Can we turn down the temperature on urban heat islands?

JIM MORRISON / YALE ENVIRONMENT 360 – The volunteers fanned out across cities from Boston to Honolulu this summer, with inexpensive thermal monitors resembling tiny periscopes attached to their vehicles to collect data on street-level temperatures. Signs on their cars announcing “Science Project in Progress” explained their plodding pace — no more than 30 miles-per-hour to capture the dramatic temperature differences from tree-shaded parks to sun-baked parking lots to skyscraper-dominated downtowns.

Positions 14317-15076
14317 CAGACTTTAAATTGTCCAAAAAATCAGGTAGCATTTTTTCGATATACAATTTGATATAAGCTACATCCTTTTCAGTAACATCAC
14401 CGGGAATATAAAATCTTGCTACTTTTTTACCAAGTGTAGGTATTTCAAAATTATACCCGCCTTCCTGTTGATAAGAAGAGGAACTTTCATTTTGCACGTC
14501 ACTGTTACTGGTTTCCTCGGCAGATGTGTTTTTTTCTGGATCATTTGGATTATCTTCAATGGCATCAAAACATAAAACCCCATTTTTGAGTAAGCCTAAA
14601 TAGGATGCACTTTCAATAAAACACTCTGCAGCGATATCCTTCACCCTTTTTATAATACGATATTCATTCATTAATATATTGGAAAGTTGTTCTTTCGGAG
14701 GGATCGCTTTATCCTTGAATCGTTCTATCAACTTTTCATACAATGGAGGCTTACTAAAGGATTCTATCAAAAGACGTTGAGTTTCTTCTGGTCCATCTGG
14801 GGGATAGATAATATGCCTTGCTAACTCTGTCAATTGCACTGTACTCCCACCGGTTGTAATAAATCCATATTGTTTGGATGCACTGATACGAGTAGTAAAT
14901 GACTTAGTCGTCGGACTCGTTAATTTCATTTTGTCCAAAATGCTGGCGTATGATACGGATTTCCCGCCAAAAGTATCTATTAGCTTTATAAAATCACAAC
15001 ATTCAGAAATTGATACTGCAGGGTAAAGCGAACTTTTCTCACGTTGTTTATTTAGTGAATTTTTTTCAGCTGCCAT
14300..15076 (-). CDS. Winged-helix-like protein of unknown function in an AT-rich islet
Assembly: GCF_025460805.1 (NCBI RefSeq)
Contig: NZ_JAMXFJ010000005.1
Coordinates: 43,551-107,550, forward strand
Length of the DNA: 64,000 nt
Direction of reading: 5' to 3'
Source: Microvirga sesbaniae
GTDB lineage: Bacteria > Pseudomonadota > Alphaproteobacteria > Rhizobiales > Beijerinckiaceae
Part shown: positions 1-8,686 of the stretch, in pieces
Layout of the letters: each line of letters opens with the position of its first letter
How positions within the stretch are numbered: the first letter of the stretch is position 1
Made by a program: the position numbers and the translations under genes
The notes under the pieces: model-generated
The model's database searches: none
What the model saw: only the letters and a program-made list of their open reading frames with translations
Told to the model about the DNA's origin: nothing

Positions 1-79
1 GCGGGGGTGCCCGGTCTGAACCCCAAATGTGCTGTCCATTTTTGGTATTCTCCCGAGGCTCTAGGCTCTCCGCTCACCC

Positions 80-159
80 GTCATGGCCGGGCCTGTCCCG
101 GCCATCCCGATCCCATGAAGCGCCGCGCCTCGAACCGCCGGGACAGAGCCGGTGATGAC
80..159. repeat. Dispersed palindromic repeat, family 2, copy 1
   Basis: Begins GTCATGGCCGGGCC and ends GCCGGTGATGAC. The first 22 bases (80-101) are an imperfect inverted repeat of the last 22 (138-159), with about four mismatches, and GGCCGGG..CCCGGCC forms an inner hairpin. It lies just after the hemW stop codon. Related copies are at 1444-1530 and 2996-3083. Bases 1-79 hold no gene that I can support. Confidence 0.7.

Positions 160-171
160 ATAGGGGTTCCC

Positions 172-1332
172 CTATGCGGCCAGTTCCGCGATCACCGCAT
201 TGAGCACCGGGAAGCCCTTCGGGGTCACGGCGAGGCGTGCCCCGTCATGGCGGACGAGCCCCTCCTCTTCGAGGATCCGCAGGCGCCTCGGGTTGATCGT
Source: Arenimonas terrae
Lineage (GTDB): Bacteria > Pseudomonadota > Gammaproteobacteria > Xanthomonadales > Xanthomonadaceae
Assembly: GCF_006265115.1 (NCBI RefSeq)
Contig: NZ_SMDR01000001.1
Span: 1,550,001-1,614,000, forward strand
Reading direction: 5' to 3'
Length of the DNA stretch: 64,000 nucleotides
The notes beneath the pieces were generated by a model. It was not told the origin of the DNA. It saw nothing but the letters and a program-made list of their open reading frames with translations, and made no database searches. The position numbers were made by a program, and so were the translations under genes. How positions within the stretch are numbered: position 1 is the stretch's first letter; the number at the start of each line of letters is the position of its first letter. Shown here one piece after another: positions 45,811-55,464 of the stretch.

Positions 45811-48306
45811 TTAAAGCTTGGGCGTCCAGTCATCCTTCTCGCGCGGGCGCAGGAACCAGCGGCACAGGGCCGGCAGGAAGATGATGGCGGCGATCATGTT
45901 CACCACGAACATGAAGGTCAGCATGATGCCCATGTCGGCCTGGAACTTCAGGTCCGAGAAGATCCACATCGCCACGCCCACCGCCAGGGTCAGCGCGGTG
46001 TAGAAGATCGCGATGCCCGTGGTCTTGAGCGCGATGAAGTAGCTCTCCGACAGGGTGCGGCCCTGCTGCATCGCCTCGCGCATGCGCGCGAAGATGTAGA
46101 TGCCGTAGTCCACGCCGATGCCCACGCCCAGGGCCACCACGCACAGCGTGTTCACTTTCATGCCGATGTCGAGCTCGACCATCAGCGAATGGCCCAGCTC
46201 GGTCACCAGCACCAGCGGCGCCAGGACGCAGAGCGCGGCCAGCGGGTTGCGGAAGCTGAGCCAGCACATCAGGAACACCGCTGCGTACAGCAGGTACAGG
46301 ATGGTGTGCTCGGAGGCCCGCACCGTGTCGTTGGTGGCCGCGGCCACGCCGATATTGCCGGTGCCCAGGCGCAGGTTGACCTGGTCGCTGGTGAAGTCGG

The work of these citizen scientists is part of a new way of studying the urban heat island effect, with volunteers mapping two dozen cities worldwide in recent years. Past studies of urban heat islands — in which metropolitan areas experience significantly higher temperatures than their surroundings — have relied on satellite data that measures the temperature reflected off rooftops and streets. But Vivek Shandas, a professor of urban studies and planning at Portland State University in Oregon and a researcher leading the project, says the urban heat island effect is more complicated and subtler than satellite data indicates …

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